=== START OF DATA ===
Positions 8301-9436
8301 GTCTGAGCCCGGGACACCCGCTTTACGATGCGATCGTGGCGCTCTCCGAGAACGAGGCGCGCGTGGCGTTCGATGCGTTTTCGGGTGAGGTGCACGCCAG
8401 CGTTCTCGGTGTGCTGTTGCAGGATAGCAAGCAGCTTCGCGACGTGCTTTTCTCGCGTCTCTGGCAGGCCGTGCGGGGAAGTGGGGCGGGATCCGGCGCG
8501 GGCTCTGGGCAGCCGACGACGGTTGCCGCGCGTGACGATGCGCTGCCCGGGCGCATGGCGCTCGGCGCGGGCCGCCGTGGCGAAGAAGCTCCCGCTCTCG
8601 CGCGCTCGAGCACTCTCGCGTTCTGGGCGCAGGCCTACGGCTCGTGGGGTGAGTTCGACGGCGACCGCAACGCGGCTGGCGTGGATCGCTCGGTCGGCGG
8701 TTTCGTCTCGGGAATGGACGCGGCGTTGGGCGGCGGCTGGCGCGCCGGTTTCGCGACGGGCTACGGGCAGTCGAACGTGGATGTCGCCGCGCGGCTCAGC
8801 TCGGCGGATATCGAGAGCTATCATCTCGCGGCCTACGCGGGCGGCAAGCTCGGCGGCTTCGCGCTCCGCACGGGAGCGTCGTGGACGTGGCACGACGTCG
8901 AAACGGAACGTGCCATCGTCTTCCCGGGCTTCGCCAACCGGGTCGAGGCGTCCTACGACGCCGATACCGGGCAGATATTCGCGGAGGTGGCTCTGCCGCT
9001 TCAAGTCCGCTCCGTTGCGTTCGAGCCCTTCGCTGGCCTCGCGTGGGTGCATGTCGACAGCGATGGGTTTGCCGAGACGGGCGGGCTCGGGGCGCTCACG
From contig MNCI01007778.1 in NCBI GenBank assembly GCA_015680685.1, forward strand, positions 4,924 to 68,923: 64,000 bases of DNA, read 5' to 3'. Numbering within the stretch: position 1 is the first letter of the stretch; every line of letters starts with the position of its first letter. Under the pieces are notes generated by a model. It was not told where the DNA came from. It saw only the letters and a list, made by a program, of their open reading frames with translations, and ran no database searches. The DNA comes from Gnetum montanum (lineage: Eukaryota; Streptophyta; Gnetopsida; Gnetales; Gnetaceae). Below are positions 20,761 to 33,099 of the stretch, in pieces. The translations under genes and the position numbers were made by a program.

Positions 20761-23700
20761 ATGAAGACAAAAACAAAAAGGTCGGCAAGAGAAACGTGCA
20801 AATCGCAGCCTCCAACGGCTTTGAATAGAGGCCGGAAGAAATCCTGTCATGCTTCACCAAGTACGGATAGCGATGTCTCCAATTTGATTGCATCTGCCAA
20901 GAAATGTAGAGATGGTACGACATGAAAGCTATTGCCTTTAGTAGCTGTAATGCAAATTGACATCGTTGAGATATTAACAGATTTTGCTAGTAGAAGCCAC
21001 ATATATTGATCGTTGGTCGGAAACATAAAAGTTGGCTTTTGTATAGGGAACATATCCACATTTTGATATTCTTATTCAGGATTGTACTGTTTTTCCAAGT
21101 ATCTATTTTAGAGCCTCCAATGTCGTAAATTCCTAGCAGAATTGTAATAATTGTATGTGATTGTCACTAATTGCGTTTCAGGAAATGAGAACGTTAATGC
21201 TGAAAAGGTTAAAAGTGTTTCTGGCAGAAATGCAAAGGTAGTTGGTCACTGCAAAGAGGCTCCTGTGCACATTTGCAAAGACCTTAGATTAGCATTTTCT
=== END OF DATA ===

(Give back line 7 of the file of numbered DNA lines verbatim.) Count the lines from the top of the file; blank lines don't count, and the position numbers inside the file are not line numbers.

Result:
8801 TCGGCGGATATCGAGAGCTATCATCTCGCGGCCTACGCGGGCGGCAAGCTCGGCGGCTTCGCGCTCCGCACGGGAGCGTCGTGGACGTGGCACGACGTCG